Friday, August 14, 2015

I've got a fever...

That can only be cured by reading more about nightmarish infectious diseases.

I'm not good at science. Well, I'm good at some parts of science like attempting to maintain objectivity when discussing the physical universe, respecting well-constructed studies over anecdotal evidence, and changing my mind when I'm presented with solid evidence that contradicts my previous knowledge, but the actual nitty-gritty math and numbers part is what I'm bad at (though now that I've discovered Stats with Cats that may change) and that makes it difficult for me to study science the way that I would like to.

The frustrating part about not knowing a ton about the hard sciences is that it's hard to get into the hard sciences without running into some very, very shitty (and hardly readable) science. After reading The Hot Zone this weekend I ended up on Amazon looking for more books about virology (probably my favorite branch of bio science) and ended up getting lots of recommendations for books that examine the link between vaccines and autism. Fuck. That's not what I'm looking for AT ALL. I want more stories about virus hunting, examinations of infection rates, and explorations of all the creepy crawlies that fill up the invisible world. Basically I want another fifty books like The Hot Zone, because goddamn is that a good book.

I know I read at least part of this book in high school. I vividly remember sitting in the school library and reading about Major Nancy Jaxx's highly unusual (and ill-advised) method of opening a can of green beans. But I'm not sure I read much beyond that because I had no recollection of the rest of the events of the book and considering what happens in the rest of the story I'm pretty sure I'd remember it. It's scary as fuck.

I kept reading passages out loud to my husband as we sat on the patio until 4AM, him messing around on the computer and me being alternately fascinated and repulsed by Preston's gripping storytelling and arresting prose. Honestly reading anything about Ebola is interesting but the way that Preston was able to get the facts from his correspondents and weave them into something that was more of a thriller than an after-action report was mind-boggling. He did a fantastic job of bringing bio-hazard containment to life and making it pulse-poundingly exciting (something that I'm positive many bio-hazard containment specialists find incredible).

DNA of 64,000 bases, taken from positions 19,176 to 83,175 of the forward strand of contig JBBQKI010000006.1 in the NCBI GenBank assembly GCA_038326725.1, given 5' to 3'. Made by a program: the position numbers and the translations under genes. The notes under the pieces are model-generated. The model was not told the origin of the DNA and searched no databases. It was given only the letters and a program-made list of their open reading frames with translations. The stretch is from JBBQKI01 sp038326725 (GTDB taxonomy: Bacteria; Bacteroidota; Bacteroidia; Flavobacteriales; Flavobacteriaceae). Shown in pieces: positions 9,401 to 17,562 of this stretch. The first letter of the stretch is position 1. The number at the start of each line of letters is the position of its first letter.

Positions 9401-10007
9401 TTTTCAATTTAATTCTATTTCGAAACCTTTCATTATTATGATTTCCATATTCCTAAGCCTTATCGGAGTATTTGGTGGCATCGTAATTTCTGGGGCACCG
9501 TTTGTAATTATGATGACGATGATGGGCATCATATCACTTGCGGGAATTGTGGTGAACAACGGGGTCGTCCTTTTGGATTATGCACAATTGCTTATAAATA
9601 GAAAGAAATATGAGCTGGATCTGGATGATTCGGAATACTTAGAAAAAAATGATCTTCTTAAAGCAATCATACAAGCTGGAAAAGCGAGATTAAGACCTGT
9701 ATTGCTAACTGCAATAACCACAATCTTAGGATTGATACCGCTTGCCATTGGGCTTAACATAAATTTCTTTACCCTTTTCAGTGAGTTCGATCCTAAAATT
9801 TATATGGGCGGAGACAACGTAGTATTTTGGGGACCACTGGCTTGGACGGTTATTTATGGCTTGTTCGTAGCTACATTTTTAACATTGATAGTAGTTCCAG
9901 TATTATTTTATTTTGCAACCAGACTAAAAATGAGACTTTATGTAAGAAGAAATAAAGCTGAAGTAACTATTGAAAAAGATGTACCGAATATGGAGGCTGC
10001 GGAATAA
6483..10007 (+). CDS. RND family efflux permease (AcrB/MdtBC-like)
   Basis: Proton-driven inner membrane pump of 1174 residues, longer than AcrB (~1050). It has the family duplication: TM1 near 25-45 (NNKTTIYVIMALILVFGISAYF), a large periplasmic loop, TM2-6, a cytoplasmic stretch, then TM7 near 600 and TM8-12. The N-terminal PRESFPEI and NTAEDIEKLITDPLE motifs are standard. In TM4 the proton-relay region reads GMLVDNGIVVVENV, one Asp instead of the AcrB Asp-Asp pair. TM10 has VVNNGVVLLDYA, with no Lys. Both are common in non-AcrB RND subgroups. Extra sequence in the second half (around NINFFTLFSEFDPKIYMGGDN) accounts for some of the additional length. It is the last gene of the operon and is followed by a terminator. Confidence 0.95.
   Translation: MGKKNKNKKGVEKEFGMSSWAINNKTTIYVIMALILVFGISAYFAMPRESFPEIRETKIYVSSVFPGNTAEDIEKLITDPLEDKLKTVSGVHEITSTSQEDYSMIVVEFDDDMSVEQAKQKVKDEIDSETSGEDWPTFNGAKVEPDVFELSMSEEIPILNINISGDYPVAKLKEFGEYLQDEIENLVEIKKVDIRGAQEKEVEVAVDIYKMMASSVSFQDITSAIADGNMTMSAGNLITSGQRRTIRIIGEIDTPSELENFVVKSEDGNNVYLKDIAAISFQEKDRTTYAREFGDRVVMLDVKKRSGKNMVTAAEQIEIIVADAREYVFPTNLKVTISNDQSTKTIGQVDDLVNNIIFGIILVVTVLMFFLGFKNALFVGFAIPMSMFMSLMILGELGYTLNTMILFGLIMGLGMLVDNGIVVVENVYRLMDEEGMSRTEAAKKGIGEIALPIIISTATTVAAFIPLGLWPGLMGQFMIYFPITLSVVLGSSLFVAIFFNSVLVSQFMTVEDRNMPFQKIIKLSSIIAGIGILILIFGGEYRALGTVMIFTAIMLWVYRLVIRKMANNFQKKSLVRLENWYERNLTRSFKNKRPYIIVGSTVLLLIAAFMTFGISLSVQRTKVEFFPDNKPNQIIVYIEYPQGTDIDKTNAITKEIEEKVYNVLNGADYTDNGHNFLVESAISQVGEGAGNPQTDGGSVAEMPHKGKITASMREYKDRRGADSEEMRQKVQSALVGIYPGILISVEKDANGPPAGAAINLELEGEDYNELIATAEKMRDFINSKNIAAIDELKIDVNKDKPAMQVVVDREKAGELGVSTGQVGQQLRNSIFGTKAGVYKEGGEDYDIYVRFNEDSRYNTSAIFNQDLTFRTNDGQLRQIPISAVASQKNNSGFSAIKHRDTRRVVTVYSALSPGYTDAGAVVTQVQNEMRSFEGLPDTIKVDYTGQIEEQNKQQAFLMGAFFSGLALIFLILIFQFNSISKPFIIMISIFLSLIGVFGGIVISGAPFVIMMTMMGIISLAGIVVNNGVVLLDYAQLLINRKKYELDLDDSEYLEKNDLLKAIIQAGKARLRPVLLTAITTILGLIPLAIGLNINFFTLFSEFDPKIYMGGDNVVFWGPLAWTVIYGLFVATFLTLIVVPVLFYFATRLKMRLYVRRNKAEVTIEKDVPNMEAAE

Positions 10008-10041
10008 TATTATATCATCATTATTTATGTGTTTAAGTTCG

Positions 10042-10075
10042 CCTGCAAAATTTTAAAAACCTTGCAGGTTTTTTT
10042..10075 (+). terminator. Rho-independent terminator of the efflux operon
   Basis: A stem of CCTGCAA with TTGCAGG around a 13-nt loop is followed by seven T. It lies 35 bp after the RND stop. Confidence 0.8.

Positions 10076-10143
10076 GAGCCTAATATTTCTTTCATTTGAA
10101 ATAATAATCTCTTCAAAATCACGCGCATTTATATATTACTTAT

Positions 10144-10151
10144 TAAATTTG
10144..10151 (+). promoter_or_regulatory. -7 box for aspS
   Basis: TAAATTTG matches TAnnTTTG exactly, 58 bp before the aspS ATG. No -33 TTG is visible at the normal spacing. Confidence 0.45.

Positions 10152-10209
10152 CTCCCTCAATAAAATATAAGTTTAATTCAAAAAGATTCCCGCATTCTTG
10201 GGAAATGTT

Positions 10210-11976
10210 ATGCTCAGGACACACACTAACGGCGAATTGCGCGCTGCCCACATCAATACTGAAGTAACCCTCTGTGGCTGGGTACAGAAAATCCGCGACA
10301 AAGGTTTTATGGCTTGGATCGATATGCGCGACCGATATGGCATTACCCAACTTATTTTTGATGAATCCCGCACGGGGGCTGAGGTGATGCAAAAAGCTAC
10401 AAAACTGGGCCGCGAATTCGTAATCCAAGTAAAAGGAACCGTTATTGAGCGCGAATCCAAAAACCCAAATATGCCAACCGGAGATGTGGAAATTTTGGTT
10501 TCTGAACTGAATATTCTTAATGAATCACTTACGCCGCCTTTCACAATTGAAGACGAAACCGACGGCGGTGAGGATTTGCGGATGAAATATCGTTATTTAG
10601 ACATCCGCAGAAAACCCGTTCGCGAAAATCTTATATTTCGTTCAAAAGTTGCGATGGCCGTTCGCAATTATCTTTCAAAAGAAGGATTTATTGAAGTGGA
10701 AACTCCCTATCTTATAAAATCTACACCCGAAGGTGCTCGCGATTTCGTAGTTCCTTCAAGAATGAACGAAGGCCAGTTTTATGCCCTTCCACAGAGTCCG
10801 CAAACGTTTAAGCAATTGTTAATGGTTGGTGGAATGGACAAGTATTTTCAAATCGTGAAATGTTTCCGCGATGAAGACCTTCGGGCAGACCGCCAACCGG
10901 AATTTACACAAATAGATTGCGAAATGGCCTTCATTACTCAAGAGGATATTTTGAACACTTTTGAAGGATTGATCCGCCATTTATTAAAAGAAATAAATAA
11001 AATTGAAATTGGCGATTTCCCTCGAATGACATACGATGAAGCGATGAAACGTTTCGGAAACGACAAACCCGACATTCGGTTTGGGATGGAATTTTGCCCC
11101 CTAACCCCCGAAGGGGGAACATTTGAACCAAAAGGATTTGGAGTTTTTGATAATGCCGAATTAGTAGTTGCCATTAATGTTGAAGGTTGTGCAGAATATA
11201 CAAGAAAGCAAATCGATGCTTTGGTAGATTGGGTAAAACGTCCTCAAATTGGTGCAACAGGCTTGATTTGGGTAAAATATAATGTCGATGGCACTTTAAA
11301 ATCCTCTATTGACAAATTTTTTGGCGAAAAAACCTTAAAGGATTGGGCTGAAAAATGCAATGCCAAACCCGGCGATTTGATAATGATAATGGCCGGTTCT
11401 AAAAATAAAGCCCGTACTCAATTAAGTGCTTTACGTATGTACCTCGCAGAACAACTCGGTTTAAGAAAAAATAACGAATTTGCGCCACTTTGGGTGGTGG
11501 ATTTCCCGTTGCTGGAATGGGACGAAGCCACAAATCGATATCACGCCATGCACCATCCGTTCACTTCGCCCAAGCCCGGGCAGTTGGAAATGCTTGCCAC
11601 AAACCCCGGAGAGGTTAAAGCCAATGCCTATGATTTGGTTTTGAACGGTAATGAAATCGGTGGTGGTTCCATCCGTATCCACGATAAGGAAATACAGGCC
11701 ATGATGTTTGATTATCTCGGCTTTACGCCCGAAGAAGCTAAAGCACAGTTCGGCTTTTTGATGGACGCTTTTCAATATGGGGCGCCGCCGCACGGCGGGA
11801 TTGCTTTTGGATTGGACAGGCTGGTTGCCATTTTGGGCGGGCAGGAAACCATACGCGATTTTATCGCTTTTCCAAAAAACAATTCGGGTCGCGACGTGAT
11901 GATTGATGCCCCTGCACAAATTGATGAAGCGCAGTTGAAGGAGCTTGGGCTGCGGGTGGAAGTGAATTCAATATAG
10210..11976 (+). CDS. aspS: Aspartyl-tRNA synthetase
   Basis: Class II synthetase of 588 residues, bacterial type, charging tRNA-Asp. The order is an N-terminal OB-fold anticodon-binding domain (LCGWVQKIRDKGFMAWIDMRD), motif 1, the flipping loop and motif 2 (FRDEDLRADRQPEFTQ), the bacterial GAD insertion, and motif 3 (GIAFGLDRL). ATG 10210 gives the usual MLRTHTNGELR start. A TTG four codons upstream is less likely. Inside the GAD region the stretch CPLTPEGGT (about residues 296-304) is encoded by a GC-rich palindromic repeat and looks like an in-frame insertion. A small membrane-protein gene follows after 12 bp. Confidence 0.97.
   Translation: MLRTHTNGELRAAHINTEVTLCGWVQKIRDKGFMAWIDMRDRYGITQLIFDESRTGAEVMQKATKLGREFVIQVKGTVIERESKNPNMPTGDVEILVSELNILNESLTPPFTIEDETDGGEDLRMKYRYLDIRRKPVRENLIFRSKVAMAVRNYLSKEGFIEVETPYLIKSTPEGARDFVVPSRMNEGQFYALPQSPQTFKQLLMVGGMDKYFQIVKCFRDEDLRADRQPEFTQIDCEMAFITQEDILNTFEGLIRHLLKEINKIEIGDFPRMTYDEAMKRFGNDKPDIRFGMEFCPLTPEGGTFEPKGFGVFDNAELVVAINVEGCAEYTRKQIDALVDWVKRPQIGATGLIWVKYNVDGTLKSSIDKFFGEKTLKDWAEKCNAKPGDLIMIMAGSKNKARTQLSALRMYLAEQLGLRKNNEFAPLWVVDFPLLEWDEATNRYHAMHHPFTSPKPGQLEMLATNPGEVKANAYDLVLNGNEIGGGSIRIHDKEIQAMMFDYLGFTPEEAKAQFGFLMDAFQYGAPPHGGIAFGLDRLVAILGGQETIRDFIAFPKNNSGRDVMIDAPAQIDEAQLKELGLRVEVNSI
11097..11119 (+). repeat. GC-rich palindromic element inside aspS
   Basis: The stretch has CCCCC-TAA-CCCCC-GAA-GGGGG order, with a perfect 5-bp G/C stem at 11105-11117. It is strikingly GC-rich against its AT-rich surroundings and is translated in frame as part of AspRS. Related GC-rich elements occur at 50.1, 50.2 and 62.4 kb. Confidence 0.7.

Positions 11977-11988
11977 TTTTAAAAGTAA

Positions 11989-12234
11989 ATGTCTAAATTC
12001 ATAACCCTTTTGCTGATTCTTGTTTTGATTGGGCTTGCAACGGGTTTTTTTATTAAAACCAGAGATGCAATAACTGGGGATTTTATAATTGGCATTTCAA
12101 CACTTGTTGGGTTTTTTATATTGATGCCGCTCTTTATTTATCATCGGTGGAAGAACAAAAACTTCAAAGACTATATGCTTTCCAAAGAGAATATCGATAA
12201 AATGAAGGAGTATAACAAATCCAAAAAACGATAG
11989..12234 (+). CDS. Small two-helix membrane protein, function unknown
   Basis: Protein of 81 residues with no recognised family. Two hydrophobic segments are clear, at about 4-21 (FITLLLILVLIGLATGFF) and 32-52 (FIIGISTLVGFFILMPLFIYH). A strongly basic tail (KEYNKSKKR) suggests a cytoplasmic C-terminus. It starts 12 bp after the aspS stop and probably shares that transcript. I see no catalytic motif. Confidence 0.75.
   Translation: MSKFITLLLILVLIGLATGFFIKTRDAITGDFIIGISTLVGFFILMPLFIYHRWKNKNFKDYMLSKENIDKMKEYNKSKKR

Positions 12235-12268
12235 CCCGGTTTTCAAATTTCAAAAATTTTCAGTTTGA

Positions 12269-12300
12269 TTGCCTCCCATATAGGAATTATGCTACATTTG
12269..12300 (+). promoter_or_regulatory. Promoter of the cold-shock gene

But. Um. Don't read this book if you're squeamish. About pretty much anything. Aside from the discussion of a highly transmissible hemorrhagic fever and all the associated nastiness there's also a lot of discussion (though not many descriptions) of trapping, housing, and euthanizing monkeys for medical research that I'm sure will make this book unreadable for a lot of people (though, hey, bonus, because of the events in the book the US made its monkey importation and housing standards much more strict which means life got a lot better for a lot of monkeys). And if you are at all microphobic DO NOT READ THIS BOOK. Seriously. Do Not. I've got a healthy fear/respect for germs and yes everyone should get vaccinated, wash their hands frequently during cold and flu season, and stay away from potentially rabid animals, and observe good sterile procedures for stuff like tattoos and handling open wounds, but if you're the kind of person who needs to wash your hands once an hour this book is going to scare the living shit out of you in a potentially very literal way. Which is why I like it, but why you probably won't.

Anyway, I had fun with The Hot Zone. You might too, if it doesn't give you the screaming mimis.

     - Alli

Preston, Richard. The Hot Zone. Anchor Books. New York: New York. 1995. (1994).

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